What does being an artist mean to you?

For me personally, being an artist means that I’ve included creativity and art into my everyday life. Essentially, calling myself an artist means that I’m acknowledging that the lifestyle I choose includes art in some manner every day. It also feels like it means being acknowledged for something that has always felt natural for me, which is creating things and playing make-believe.

How do you think art has the potential to effect change?

If you think of art as a delivery method for challenging ideas and experiences and thought paradigms that we may never have embarked on, then it’s an extremely effective way to promote change. One of the things I always find so fascinating is that many people do not want to be lectured to or even taught ideas that challenge their preconceived notions of how the world is, but they will sit in a comedy club for an hour and a half. That means that in that moment, comedy is an incredible way to introduce new ideas, and also, it’s a way to do so while disarming them with humor. I think this is true for most art forms that exist, and if we can find the way to harness that, there can be significant change on both an individual level and for the masses.

Untitled, collage by Emily Richman.

How can our community better support artists?

Attend art events — both visual art and performance art — and support monetarily those artists that you’re able. I host a free monthly open mic night for standup comedy, and we regularly have only a small handful of people. But one of the ways that comics work out their material is to perform it over and over again, and coming to just watch open mic and laugh at those jokes could make a real difference for those artists. I’ve also found several pieces at various art shows around town that are not extremely expensive, and I was able to get my own art collection started with pieces that cost me $25 or $50. I recognize that’s not within everyone’s budget, but if you have the ability to do so and you see a piece that you like at an art show, please buy it. It can make a world of difference for that artist to know that their work is valued and sought after.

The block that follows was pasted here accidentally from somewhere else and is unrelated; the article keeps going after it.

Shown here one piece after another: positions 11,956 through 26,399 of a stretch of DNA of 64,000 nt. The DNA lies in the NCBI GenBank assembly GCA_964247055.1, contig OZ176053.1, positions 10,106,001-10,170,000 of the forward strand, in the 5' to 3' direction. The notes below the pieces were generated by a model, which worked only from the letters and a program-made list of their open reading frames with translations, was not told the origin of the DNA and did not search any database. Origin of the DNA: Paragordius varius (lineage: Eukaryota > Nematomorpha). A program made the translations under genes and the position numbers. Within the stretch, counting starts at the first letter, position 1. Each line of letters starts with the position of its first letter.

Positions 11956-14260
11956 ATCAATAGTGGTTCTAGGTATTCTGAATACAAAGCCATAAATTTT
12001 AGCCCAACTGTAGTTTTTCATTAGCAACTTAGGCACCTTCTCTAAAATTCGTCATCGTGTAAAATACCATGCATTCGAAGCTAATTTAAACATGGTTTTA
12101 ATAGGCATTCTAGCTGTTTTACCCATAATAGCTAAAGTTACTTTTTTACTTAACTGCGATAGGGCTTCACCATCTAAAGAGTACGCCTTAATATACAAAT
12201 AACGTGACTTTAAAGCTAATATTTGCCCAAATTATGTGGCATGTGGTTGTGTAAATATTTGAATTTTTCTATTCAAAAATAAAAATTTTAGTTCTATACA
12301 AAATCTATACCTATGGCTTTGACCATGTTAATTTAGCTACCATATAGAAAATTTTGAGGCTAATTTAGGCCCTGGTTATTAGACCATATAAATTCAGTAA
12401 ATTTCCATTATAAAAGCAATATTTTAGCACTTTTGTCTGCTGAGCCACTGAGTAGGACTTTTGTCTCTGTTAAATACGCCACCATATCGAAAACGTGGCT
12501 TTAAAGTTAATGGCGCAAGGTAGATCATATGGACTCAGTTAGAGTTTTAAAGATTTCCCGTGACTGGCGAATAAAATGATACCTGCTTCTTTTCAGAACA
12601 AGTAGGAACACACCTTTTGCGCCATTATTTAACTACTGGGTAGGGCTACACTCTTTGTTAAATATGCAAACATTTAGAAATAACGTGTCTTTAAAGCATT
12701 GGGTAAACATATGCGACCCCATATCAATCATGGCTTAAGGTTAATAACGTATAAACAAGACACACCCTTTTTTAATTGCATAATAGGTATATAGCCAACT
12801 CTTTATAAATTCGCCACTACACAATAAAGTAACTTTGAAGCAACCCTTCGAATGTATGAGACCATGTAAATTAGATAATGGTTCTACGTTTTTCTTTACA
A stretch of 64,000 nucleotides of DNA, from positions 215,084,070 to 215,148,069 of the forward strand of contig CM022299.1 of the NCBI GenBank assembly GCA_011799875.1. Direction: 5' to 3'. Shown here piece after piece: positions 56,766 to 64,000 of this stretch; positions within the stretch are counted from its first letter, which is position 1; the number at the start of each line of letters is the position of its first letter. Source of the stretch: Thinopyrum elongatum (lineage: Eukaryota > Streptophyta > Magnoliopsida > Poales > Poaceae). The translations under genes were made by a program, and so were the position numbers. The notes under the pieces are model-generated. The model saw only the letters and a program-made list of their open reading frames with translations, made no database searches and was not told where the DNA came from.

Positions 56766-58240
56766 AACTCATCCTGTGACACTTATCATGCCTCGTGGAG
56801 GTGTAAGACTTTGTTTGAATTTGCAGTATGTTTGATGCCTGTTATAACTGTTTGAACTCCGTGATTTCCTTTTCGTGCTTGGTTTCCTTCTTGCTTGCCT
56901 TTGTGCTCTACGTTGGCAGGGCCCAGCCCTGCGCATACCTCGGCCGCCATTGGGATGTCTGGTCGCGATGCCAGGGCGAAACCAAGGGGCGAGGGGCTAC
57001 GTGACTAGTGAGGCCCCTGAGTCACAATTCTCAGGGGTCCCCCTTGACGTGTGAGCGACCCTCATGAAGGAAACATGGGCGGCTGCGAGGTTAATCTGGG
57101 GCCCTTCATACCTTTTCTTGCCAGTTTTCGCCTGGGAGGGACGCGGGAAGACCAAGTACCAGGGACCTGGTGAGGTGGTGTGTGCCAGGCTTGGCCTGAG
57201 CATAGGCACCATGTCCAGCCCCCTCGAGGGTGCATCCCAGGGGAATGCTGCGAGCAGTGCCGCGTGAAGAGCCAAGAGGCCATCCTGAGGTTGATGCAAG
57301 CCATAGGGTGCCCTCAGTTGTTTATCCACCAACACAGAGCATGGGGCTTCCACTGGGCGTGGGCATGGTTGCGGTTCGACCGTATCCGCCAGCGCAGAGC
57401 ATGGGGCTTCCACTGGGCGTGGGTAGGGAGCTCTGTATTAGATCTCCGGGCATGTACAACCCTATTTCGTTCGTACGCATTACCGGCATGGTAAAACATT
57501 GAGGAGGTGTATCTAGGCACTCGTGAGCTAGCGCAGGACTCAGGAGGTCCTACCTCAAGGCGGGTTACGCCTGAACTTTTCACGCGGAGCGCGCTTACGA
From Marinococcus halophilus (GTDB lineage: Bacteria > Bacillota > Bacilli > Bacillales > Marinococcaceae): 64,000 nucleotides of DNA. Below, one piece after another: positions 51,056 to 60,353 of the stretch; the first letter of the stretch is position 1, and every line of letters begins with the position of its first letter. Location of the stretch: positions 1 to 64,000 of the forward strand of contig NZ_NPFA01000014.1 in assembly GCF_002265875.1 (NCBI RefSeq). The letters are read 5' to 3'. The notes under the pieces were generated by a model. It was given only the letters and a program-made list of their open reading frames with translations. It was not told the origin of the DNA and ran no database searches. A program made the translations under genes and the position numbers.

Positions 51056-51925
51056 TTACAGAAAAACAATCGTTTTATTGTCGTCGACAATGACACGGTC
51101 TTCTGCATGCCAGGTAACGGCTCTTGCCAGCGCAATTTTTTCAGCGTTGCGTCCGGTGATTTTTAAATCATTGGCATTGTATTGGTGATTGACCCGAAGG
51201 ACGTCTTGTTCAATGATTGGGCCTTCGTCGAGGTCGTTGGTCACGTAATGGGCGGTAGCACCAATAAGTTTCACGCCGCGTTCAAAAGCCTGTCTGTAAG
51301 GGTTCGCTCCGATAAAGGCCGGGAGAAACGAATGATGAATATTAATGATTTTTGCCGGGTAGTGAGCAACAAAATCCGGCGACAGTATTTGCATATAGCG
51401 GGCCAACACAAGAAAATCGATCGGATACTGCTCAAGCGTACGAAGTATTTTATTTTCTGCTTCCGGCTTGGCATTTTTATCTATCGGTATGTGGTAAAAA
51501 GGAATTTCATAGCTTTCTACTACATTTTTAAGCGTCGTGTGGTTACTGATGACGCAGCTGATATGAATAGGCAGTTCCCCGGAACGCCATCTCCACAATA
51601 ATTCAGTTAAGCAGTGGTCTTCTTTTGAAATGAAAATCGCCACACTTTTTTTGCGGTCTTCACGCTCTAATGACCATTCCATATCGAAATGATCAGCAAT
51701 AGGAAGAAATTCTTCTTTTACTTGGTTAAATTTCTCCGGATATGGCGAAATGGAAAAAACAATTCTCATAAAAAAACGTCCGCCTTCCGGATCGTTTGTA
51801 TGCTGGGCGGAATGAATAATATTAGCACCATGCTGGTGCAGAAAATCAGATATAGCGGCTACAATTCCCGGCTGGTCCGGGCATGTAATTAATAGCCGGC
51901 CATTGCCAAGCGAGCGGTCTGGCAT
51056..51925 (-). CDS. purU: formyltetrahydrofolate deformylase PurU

What would you like to see from the art scene in the Tri-Cities?

There are two things that I think about a lot. An all fat actor theatre company and an art show of pieces by fat artists. I’m obviously biased, but seeing fat people celebrated through art would be a really incredible thing.

Ashleigh Rogers is the Creative Director at DrewBoy Creative.

She is an artist, art instructor, and facilitator in Tri-Cities, Washington. Her work explores the themes of connection and intergenerational stories through experimentation in painting, photography, installation, and sculpture. Ashleigh is passionately dedicated to facilitating accessible arts programming in her community.

Website: ashleighrogersart.com Facebook: fb.com/AshleighRogersArt Instagram: ashleigh.a.rogers